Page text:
Flow of south Sudanese from north doubles: UNHCR

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The UN refugee agency said on Friday that 120,000 southerners have returned to south Sudan from the north ahead of the referendum on independence, after the flow doubled since mid-December.

"There is an average of 2,000 people crossing into the South each day," the office of the UN High Commissioner for Refugees (UNHCR) said in a statement.

"The number of southerners who are leaving the North ahead of this week's landmark Sudan referendum to return to their ancestral homes in the South has doubled since mid-December and now stands at 120,000" over recent weeks.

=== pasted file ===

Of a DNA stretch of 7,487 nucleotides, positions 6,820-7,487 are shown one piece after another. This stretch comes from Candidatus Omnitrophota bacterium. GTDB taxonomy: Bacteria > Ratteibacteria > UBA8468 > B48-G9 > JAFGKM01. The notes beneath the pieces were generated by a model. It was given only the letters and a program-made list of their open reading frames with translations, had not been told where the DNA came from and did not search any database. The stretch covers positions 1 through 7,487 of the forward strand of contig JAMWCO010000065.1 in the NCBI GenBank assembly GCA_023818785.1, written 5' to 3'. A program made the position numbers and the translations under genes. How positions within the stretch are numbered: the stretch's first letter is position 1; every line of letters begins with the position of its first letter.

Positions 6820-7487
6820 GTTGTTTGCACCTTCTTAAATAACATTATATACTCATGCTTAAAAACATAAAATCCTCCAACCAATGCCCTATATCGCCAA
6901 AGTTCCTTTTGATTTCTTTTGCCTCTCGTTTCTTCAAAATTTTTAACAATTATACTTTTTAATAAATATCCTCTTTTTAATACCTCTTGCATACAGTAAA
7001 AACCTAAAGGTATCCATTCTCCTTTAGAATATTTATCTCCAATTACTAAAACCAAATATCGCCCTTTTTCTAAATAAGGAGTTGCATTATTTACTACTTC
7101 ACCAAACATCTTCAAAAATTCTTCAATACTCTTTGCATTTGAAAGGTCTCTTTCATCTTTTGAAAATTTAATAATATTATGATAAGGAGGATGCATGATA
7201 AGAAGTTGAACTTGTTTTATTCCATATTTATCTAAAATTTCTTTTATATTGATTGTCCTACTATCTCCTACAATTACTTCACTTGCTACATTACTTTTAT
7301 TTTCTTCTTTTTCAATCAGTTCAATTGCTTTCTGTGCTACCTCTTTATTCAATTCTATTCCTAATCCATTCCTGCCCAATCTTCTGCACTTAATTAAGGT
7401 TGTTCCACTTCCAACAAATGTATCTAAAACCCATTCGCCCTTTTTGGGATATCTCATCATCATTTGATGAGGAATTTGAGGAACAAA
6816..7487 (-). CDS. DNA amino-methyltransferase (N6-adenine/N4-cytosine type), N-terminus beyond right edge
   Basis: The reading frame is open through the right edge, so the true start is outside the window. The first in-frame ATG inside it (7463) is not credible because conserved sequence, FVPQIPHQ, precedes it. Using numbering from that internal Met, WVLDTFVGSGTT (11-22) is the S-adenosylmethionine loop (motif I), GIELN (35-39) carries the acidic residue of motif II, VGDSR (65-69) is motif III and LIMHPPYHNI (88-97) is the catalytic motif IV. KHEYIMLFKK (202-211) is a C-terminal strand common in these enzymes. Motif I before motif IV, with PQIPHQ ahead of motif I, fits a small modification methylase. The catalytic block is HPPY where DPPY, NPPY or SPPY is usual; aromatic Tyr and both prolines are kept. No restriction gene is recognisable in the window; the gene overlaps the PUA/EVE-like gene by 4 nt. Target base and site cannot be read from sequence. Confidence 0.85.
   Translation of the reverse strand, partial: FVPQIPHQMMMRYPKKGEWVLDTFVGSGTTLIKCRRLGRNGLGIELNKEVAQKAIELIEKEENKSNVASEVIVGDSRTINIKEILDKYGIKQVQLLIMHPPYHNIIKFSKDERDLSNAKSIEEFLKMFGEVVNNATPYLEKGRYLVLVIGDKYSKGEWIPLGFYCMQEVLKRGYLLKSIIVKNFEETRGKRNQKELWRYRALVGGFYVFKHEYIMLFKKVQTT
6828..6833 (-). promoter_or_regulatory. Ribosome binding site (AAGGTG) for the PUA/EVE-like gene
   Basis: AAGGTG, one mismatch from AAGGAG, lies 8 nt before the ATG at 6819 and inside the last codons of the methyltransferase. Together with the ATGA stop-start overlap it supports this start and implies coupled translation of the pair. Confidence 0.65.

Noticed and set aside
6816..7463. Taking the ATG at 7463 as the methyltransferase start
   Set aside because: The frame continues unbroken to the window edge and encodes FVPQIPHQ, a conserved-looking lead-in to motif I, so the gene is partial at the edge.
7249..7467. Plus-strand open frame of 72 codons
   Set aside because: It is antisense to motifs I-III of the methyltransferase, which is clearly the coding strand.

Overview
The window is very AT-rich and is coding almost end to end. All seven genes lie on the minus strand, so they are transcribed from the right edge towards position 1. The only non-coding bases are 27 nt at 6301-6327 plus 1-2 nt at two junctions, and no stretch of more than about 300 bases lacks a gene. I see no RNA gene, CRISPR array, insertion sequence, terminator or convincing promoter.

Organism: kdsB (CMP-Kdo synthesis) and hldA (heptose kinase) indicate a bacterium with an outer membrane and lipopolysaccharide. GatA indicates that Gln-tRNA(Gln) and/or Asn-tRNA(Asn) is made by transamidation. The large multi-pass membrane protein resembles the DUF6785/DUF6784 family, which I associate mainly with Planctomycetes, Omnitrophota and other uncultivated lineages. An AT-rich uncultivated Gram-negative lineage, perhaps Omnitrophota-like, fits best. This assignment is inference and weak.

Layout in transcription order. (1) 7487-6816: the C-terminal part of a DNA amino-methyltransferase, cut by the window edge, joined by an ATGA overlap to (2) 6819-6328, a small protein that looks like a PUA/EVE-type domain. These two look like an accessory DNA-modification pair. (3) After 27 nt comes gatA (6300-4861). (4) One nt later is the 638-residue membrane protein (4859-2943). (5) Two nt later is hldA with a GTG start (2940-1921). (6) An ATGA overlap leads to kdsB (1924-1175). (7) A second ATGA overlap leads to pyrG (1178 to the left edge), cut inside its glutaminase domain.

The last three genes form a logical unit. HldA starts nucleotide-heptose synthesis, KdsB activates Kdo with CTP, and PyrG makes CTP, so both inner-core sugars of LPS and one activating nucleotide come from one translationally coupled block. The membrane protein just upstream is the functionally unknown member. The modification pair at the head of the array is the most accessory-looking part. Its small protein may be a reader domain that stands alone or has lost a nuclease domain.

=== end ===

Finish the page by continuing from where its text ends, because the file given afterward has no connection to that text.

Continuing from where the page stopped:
On December 21, the agency said 55,000 southerners had returned from the north.

The UNHCR said it expected that many more people would return in the months following the January 9-15 referendum, which will allow southerners to decide on whether to secede or to remain united with the north.

"Many of the returnees who have lived in the north for years say they have left for fear of the unknown and the opportunity to start afresh in their native South," the UN refugee agency said.

The vote is a key plank of the 2005 Comprehensive Peace Agreement (CPA) between the mainly Muslim north and predominantly Christian south that put an end to more than two decades of civil war.

On Thursday, UN human rights chief Navi Pillay urged authorities in Sudan to ensure that intimidation and abuse do not mar the historic vote.

© 2011 AFP

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